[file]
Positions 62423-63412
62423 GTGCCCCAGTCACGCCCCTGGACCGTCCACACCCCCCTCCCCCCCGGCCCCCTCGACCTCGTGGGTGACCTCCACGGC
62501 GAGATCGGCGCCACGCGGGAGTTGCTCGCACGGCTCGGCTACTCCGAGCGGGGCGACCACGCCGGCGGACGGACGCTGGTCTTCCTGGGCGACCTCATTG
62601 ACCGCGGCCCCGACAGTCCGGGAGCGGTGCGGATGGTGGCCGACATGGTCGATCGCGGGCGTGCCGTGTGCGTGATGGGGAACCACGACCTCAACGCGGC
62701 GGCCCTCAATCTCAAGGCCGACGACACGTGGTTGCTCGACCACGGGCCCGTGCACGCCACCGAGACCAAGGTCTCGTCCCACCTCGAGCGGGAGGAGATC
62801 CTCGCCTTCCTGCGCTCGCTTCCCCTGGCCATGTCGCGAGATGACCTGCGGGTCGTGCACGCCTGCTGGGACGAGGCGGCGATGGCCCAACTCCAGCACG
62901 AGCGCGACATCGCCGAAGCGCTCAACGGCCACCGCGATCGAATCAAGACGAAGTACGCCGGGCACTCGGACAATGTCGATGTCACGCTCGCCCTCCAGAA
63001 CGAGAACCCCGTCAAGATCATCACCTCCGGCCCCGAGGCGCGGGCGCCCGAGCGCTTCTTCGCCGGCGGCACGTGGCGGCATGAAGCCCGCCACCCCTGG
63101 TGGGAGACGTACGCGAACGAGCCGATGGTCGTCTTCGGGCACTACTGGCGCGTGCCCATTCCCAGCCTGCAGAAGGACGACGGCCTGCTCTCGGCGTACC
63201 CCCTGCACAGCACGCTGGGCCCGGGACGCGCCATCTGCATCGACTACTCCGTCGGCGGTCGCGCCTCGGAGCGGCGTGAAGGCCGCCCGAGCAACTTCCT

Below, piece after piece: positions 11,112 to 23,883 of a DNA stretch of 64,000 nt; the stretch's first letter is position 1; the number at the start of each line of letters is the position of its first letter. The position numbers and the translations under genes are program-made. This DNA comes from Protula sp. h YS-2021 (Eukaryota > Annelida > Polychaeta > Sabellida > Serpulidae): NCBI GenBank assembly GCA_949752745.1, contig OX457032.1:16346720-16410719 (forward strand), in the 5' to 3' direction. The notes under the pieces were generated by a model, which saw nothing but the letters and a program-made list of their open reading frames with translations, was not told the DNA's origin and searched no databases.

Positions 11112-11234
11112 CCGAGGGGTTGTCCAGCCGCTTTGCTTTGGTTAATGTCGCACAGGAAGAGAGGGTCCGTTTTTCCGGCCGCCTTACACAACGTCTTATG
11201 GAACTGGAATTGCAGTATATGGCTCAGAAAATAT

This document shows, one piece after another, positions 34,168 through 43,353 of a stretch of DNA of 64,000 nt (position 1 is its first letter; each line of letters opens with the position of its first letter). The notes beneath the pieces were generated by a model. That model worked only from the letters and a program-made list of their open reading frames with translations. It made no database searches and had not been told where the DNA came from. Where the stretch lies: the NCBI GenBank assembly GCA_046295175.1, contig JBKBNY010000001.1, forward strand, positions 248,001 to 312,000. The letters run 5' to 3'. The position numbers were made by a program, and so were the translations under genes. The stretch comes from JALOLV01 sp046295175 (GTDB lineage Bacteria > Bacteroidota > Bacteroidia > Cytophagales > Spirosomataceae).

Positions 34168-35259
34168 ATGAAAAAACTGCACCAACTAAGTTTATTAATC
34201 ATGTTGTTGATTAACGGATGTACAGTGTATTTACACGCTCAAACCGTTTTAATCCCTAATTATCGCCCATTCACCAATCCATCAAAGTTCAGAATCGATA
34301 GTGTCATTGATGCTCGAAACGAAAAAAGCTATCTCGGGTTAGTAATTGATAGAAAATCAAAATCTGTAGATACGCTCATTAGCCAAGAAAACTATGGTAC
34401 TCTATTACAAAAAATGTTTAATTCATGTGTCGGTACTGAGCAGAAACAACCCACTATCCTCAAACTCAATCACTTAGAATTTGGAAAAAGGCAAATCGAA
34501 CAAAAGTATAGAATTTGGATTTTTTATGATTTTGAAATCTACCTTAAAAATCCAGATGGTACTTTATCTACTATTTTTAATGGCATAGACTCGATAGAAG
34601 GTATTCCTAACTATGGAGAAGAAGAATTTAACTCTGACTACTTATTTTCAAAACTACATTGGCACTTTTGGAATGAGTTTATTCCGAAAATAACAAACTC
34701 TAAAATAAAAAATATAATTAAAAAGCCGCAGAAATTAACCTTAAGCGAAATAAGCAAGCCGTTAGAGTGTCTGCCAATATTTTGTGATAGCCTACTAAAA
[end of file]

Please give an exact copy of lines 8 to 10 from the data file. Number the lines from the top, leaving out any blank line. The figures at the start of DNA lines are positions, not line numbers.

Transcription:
63001 CGAGAACCCCGTCAAGATCATCACCTCCGGCCCCGAGGCGCGGGCGCCCGAGCGCTTCTTCGCCGGCGGCACGTGGCGGCATGAAGCCCGCCACCCCTGG
63101 TGGGAGACGTACGCGAACGAGCCGATGGTCGTCTTCGGGCACTACTGGCGCGTGCCCATTCCCAGCCTGCAGAAGGACGACGGCCTGCTCTCGGCGTACC
63201 CCCTGCACAGCACGCTGGGCCCGGGACGCGCCATCTGCATCGACTACTCCGTCGGCGGTCGCGCCTCGGAGCGGCGTGAAGGCCGCCCGAGCAACTTCCT